This article is a Stub.
There's fairly well-documented cases and study of the effect that witnessing people being abused or traumatized is in itself traumatic.
This is different from vicarious trauma when someone takes on guilt or shame from hearing or vividly imagining/picturing or empathizing with survivor accounts. This involves actively witnessing a situation-in-progress in some way. Witness trauma does not need to be visual contact, being in the same room, etc. So this includes hearing something traumatic happening to someone else, for example.
Witness trauma is acknowledged as a specific type of trauma in Melody Beattie's work Facing Codependence (1989 & 2003)1 and adds a layer of "survivor" guilt to the situation for the witness in addition to guilt over not being able to defend the victim, as well as fear/avoidance issues of not wanting to be hurt or victimized oneself.
People may see siblings being traumatized, or parents involved in domestic violence, may witness a car accident or other traumatic situation, or in the case of folk who are multiples, we may have witness abuse from being co-conscious and unable to help one another due to being locked out of front, or being in flight mode and avoiding being the victim while paradoxically wishing we could save the headmate receiving the trauma.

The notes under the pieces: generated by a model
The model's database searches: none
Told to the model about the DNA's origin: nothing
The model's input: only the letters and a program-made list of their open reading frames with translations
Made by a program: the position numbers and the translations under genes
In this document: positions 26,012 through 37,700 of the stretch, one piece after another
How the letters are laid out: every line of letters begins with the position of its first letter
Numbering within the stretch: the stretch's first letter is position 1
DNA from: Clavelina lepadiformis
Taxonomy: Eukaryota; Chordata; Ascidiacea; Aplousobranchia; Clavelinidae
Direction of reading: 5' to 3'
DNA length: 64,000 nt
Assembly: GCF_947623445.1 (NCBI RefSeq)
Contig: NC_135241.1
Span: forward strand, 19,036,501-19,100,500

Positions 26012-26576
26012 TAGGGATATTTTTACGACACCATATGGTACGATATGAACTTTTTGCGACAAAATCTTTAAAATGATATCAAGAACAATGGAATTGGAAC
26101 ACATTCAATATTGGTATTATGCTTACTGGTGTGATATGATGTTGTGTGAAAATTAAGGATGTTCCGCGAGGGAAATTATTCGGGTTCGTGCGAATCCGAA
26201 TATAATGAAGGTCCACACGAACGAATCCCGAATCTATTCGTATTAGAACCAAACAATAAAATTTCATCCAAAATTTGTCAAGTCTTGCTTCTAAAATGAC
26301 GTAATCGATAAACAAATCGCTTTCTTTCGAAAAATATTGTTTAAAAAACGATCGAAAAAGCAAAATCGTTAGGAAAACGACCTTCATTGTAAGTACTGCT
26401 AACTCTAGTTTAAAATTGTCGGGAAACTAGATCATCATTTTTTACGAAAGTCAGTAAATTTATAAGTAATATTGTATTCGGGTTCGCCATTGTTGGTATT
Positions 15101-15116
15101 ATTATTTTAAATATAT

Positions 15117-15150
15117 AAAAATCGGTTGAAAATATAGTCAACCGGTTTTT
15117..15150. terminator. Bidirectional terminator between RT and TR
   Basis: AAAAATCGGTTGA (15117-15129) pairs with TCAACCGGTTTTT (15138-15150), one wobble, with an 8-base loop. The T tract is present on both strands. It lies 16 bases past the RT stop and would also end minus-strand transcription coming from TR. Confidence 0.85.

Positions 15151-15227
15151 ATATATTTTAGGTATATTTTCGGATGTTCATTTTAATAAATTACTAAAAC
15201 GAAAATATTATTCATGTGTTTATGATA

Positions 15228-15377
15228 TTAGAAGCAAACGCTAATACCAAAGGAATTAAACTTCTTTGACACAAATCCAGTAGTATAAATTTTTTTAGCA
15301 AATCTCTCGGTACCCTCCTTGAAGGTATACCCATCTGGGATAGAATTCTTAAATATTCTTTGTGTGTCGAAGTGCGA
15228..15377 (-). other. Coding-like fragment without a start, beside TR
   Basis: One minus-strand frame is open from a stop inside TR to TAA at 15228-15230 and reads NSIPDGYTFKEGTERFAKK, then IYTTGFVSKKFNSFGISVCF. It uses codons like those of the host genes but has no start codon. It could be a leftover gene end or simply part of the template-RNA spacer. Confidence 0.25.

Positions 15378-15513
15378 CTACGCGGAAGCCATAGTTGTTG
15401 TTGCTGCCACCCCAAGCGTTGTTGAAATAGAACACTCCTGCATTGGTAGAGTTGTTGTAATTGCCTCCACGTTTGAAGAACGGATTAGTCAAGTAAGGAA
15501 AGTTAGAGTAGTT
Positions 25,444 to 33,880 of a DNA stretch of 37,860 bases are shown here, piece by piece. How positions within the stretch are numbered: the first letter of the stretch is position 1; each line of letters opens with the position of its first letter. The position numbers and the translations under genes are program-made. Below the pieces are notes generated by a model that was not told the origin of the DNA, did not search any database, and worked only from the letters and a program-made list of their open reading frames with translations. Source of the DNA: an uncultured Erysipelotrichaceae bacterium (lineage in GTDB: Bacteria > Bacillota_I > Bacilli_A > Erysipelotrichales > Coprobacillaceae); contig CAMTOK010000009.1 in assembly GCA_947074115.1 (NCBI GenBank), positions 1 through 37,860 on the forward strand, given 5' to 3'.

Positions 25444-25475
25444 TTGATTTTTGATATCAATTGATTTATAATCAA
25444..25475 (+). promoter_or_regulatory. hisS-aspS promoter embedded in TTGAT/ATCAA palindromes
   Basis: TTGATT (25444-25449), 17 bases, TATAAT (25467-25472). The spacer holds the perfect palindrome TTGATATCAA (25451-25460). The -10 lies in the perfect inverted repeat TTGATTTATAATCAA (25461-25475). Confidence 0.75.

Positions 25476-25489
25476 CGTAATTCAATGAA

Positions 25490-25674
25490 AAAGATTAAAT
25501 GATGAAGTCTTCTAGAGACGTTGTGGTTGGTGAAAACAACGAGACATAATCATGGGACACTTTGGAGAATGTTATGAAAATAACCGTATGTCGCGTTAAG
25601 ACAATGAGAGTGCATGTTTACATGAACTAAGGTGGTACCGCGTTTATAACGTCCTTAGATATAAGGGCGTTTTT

Also note: there's a lot of complications around witness trauma and feeling responsible for siblings or headmates who are abused — and a lot of potential for shame New & anger around those issues. These complications can lead to angry/vehement denial and it can be a huge obstacle to intimacy as shame feelings get stirred up even in normal interactions between the victim & the witness.
Some abuse involves being made to witness abuse, in which case it could be called "witness abuse". Other times the witnessing itself is not a part of the intended abuse, even though the situation may be intentionally abusive towards someone else. This may also play a role in RA/SRA when traumatic & adverse activities are done in groups.
A further complication in witness trauma is the guilt over feeling relieved that you are not the target (this time?) — coupled with the shame of not being able to save the victim.